But to your point John, and also to yours Charles, you know, it’s authentic. It’s real. It shows they were listening, shows they were really listening. That was near real time, I have to say, you know I tweeted it and boom, I’ve got a unicorn. Which brings me to a question for you, Charles, I’m dying to ask you is … we understand the way these experiences need to be, but also because we’re digital anyway now, right?
But also because we’re talking about digital and physical sort of pulling together and creating a magnetic experience, what are your thoughts on the channels or the approaches or the ways this needs to be done? I mean, in my case, I was blown away because it was really near real time. So near what we want to have.
Charles Orlando: Right. So I think that a couple of things, let’s back up 100 years or 200 years.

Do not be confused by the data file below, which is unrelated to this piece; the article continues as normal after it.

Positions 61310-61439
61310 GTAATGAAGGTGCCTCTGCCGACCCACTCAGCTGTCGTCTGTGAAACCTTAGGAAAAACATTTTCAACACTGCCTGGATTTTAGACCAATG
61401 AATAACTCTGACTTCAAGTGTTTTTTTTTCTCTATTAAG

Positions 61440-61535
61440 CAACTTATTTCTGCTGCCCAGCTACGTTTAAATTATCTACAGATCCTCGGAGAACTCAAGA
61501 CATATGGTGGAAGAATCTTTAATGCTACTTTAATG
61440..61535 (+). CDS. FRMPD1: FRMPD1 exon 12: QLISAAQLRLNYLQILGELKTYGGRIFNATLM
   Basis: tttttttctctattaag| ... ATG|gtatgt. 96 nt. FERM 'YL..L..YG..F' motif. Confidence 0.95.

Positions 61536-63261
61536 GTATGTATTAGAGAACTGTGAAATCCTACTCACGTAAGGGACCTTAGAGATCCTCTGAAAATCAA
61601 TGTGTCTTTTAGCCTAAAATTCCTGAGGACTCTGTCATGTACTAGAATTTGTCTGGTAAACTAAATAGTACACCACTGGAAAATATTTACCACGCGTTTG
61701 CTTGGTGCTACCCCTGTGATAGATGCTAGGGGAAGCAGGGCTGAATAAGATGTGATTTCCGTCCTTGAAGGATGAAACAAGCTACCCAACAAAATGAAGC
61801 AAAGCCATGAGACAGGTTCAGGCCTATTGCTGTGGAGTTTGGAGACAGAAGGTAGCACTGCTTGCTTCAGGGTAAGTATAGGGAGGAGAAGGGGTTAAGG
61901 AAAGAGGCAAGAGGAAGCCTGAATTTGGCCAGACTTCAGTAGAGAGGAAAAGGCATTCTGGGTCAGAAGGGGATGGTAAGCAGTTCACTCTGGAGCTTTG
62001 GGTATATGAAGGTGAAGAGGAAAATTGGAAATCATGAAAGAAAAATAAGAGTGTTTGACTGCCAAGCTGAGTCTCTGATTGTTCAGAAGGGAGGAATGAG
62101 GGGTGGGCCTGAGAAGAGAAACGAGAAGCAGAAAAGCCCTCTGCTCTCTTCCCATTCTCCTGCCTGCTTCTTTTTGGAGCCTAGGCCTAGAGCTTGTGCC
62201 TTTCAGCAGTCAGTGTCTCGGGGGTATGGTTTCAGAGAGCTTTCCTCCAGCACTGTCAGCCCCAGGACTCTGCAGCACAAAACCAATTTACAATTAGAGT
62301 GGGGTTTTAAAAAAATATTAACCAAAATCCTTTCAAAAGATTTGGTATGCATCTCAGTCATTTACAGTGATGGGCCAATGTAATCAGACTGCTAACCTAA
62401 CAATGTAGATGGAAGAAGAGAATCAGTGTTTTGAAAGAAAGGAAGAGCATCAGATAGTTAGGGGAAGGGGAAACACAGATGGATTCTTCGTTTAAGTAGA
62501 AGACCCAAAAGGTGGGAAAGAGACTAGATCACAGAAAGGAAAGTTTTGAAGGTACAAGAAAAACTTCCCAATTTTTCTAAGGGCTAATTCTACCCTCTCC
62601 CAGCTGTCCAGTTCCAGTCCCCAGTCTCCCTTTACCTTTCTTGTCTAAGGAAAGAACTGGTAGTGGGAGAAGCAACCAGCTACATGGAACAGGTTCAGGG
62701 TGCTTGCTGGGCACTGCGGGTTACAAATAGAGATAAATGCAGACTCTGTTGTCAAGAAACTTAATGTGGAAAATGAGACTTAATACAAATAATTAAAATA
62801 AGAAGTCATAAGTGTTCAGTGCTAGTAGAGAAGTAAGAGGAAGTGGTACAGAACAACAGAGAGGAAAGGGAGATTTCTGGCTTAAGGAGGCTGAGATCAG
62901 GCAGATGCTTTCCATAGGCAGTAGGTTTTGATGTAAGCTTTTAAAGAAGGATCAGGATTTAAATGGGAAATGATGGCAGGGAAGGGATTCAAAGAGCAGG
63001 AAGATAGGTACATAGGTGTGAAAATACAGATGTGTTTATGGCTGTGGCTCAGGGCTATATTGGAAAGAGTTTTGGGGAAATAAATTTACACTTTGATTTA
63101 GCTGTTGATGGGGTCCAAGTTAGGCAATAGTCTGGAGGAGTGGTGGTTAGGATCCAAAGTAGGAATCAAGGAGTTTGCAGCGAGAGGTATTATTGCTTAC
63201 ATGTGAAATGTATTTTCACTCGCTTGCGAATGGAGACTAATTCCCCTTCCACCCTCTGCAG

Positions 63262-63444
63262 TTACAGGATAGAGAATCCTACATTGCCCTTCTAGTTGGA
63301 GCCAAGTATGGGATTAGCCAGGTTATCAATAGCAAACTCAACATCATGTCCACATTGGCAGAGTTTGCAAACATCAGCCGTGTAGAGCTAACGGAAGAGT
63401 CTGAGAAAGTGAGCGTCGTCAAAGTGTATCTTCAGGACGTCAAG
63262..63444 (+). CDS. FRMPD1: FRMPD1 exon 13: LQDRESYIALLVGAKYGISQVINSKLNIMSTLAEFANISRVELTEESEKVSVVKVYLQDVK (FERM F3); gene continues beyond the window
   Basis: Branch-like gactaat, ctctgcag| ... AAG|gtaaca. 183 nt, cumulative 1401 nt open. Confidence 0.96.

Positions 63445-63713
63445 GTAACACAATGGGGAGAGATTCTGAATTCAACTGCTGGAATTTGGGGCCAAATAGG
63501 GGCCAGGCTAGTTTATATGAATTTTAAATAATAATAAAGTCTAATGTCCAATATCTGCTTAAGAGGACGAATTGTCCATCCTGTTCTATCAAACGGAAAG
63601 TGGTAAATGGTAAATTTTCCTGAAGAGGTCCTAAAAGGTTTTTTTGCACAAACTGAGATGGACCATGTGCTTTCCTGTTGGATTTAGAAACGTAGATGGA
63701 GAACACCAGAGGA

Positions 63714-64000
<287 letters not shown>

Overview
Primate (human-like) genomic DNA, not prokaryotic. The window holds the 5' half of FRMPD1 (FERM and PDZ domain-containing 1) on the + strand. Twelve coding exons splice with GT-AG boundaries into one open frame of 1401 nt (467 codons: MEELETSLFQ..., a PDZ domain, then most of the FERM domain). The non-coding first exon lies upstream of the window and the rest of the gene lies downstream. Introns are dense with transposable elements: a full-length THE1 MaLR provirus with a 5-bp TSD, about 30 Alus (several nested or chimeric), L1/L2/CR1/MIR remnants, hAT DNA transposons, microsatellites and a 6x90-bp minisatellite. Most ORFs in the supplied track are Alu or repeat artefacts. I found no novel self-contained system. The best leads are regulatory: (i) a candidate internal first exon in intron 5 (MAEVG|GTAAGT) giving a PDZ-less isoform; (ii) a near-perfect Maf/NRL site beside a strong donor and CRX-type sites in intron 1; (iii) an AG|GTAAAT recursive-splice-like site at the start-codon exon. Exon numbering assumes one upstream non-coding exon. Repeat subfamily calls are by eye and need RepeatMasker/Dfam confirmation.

What you’re really describing is the evolution of branding and how the brand is not only out of our hands as marketing professionals, but the entire notion of what needs to be created is not just a customer experience. It’s a well-rounded, completely engaged experience across every single touch point that you think about having, or that you will have, and that’s really hard to anticipate. You back up a few hundred years in customer experience, CX was what mattered the most.
And that came with us all the way to, I don’t know, 20 years ago or so.
It’s still important today but we’re talking about point of purchase, what shelf does what cereal go on, and how can you pay a store to get it on the right shelf at eye level, this type of thing. Or when you’re in a restaurant, everything from the way the table and chairs are set to the greeting of the host or hostess when you walk in the door. All of these things play into brand experience. In technology, it becomes things like the way the receptionist answers the phone or your email signature.
These small little pieces really play a huge part in how that brand is perceived.